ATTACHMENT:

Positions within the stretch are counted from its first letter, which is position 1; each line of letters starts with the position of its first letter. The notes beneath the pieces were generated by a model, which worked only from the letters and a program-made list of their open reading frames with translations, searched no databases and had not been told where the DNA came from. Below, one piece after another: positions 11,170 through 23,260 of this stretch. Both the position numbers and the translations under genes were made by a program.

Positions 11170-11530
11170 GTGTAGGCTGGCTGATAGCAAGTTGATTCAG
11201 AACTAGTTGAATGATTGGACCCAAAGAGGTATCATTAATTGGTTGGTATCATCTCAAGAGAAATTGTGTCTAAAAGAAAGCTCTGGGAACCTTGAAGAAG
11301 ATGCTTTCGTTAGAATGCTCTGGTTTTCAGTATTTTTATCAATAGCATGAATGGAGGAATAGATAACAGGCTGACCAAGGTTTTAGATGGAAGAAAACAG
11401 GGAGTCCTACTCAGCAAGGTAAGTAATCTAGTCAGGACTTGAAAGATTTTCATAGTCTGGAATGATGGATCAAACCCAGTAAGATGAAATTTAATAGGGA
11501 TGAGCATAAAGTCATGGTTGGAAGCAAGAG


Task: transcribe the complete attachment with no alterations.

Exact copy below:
Positions within the stretch are counted from its first letter, which is position 1; each line of letters starts with the position of its first letter. The notes beneath the pieces were generated by a model, which worked only from the letters and a program-made list of their open reading frames with translations, searched no databases and had not been told where the DNA came from. Below, one piece after another: positions 11,170 through 23,260 of this stretch. Both the position numbers and the translations under genes were made by a program.

Positions 11170-11530
11170 GTGTAGGCTGGCTGATAGCAAGTTGATTCAG
11201 AACTAGTTGAATGATTGGACCCAAAGAGGTATCATTAATTGGTTGGTATCATCTCAAGAGAAATTGTGTCTAAAAGAAAGCTCTGGGAACCTTGAAGAAG
11301 ATGCTTTCGTTAGAATGCTCTGGTTTTCAGTATTTTTATCAATAGCATGAATGGAGGAATAGATAACAGGCTGACCAAGGTTTTAGATGGAAGAAAACAG
11401 GGAGTCCTACTCAGCAAGGTAAGTAATCTAGTCAGGACTTGAAAGATTTTCATAGTCTGGAATGATGGATCAAACCCAGTAAGATGAAATTTAATAGGGA
11501 TGAGCATAAAGTCATGGTTGGAAGCAAGAG